# PidControl

The PidControl node controls the level in a Basin by continuously controlling the flow rate of a connected Pump or Outlet. See also PID controller.

When a PidControl node is made inactive, the node under its control retains the last flow rate value, and the error integral is reset to 0.

In the future controlling the flow on a particular edge could be supported.

# 1 Tables

# 2 Static

column | type | unit | restriction |
---|---|---|---|

node_id | Int32 | - | sorted |

control_state | String | - | (optional) sorted per node_id |

active | Bool | - | (optional, default true) |

listen_node_type | String | - | known node type |

listen_node_id | Int32 | - | - |

target | Float64 | \(\text{m}\) | - |

proportional | Float64 | \(\text{s}^{-1}\) | - |

integral | Float64 | \(\text{s}^{-2}\) | - |

derivative | Float64 | - | - |

## 2.1 Time

This table is the transient form of the `PidControl`

table. The differences are that a time column is added and the nodes are assumed to be active so this column is removed. The table must by sorted by time, and per time it must be sorted by `node_id`

. With this the target level and PID coefficients can be updated over time. In between the given times the these values interpolated linearly, and outside these values area constant given by the nearest time value. Note that a `node_id`

can be either in this table or in the static one, but not both.

column | type | unit | restriction |
---|---|---|---|

node_id | Int32 | - | sorted |

time | DateTime | - | sorted per node_id |

listen_node_type | Int32 | - | known node type |

listen_node_id | Int32 | - | - |

target | Float64 | \(\text{m}\) | - |

proportional | Float64 | \(\text{s}^{-1}\) | - |

integral | Float64 | \(\text{s}^{-2}\) | - |

derivative | Float64 | - | - |

# 3 Equations

The PID controller continuously sets the flow rate of a Pump or Outlet to bring the level of a certain Basin closer to its setpoint. If we denote the setpoint by \(\text{SP}(t)\) and the Basin level by \(y(t)\), then the error is given by

\[ e(t) = \text{SP}(t) - y(t). \tag{1}\]

The output of the PID controller for the flow rate of the Pump or Outlet is then given by

\[ Q_\text{PID}(t) = K_p e(t) + K_i\int_{t_0}^t e(\tau)\text{d}\tau + K_d \frac{\text{d}e}{\text{d}t}, \tag{2}\]

for given constant parameters \(K_p,K_i,K_d\).

The \(Q_\text{PID}(t)\) is not directly realized, but subject to the equations of the Pump and Outlet, acting as \(Q_\text{set}\).

For the integral term we denote \[ I(t) = \int_{t_0}^t e(\tau)\text{d}\tau, \]

where \(t_0\) is the last time the PID controller was made active. \(I(t)\) is treated as a state of the system and thus it has its own equation in the system: \[ \frac{\text{d}I}{\text{d}t} = e(t). \]

In the case of the controlled Outlet, the upstream node can also be a level boundary. In this case we define \(\phi = 1\).

## 3.1 The derivative term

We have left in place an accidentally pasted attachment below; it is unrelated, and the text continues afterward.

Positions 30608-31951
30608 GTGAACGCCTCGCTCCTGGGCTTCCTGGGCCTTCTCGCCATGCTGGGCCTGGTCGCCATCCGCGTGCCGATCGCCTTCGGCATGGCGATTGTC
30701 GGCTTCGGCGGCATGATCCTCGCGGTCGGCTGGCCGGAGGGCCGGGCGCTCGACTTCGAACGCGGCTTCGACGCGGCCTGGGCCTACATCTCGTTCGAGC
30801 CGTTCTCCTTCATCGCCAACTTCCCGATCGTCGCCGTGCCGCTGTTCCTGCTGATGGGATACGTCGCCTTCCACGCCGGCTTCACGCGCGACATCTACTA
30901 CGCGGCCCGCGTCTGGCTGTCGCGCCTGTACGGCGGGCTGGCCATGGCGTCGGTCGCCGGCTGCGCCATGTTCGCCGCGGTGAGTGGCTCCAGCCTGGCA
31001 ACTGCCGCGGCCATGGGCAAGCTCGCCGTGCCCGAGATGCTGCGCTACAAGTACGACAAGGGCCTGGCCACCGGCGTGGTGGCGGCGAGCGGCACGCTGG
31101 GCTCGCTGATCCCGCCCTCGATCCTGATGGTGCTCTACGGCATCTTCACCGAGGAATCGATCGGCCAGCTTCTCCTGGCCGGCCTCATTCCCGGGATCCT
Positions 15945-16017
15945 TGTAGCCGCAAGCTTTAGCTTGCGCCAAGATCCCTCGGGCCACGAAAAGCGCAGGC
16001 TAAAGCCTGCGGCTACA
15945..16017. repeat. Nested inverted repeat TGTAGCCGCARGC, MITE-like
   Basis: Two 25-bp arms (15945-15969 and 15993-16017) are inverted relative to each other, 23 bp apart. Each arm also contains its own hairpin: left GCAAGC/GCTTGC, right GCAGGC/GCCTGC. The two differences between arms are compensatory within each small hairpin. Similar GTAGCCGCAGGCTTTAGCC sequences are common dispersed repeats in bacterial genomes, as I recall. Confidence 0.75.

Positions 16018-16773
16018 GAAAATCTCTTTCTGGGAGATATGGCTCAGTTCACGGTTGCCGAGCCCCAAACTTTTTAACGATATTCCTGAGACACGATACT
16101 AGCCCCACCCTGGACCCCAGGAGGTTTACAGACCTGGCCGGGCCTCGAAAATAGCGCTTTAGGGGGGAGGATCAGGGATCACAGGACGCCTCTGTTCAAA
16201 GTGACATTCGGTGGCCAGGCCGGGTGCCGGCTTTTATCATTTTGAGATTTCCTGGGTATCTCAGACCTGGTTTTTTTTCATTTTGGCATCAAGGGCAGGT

When \(K_d \ne 0\) this adds a level of complexity. We can see this by looking at the error derivative more closely: \[ \frac{\text{d}e}{\text{d}t} = \frac{\text{d}\text{SP}}{\text{d}t} - \frac{1}{A(u_\text{PID})}\frac{\text{d}u_\text{PID}}{\text{d}t}, \]

where \(A(u_\text{PID})\) is the area of the controlled basin as a function of the storage of the controlled basin \(u_\text{PID}\). The complexity arises from the fact that \(Q_\text{PID}\) is a contribution to \(\frac{\text{d}u_\text{PID}}{\text{d}t} = f_\text{PID}\), which makes Equation 2 an implicit equation for \(Q_\text{PID}\). We define

\[ f_\text{PID} = \hat{f}_\text{PID} \pm Q_\text{pump/outlet}, \]

that is, \(\hat{f}_\text{PID}\) is the right hand side of the ODE for the controlled basin storage state without the contribution of the PID controlled pump. The plus sign holds for an outlet and the minus sign for a pump, dictated by the way the pump and outlet connectivity to the controlled basin is enforced.

Using this, solving Equation 2 for \(Q_\text{PID}\) yields \[ Q_\text{pump/outlet} = \text{clamp}\left(\phi(u_\text{us})\frac{K_pe + K_iI + K_d \left(\frac{\text{d}\text{SP}}{\text{d}t}-\frac{\hat{f}_\text{PID}}{A(u_\text{PID})}\right)}{1\pm\phi(u_\text{us})\frac{K_d}{A(u_\text{PID})}}, Q_{\min}, Q_{\max}\right), \]

where the clamping is again done last. Note that to compute this, \(\hat{f}_\text{PID}\) has to be known first, meaning that the PID controlled Pump or Outlet flow rate has to be computed after all other contributions to the PID controlled Basin’s storage are known.

## 3.2 The sign of the parameters

Note by Equation 1 that the error is positive if the setpoint is larger than the Basin level and negative if the setpoint is smaller than the Basin level.

We enforce the convention that when a Pump is controlled, its edge points away from the Basin, and when an Outlet is controlled, its edge points towards the Basin, so that the main flow direction along these edges is positive. Therefore, positive flows of the Pump and Outlet have opposite effects on the Basin, and thus the parameters \(K_p,K_i,K_d\) of the Pump and Outlet must have opposite signs to achieve the same goal.